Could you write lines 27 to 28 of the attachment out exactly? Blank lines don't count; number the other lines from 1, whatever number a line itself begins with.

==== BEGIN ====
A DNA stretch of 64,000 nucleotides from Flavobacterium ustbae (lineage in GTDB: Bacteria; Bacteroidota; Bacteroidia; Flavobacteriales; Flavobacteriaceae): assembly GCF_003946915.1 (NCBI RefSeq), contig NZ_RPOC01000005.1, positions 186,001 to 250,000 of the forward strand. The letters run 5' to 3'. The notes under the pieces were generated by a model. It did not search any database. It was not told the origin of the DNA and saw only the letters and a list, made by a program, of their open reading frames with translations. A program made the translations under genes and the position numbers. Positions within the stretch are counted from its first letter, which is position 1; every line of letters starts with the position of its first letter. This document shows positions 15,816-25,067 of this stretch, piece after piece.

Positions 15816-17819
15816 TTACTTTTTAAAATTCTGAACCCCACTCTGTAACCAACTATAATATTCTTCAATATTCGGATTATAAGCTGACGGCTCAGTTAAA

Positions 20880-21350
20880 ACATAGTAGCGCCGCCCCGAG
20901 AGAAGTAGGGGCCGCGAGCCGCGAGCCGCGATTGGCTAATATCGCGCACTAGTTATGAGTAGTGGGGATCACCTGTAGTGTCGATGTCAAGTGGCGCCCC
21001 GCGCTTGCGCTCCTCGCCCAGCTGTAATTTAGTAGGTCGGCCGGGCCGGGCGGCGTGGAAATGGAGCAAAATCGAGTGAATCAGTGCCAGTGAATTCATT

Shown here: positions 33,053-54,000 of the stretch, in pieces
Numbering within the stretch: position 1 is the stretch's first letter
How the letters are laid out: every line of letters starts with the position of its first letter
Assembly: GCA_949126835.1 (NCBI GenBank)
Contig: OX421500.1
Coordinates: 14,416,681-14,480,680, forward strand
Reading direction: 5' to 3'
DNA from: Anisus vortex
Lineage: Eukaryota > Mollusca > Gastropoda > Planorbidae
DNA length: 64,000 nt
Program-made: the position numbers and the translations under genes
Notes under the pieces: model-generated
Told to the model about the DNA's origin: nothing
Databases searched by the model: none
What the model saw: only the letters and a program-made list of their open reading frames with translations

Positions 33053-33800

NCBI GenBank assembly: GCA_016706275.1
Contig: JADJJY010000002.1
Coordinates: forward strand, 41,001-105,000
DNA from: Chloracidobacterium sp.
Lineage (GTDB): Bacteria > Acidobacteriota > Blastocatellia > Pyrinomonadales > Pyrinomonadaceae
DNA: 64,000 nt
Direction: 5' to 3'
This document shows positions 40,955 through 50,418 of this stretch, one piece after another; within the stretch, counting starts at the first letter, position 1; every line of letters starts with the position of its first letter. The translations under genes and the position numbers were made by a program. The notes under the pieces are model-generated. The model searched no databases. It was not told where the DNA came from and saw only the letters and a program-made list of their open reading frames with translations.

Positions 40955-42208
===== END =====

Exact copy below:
DNA from: Chloracidobacterium sp.
Lineage (GTDB): Bacteria > Acidobacteriota > Blastocatellia > Pyrinomonadales > Pyrinomonadaceae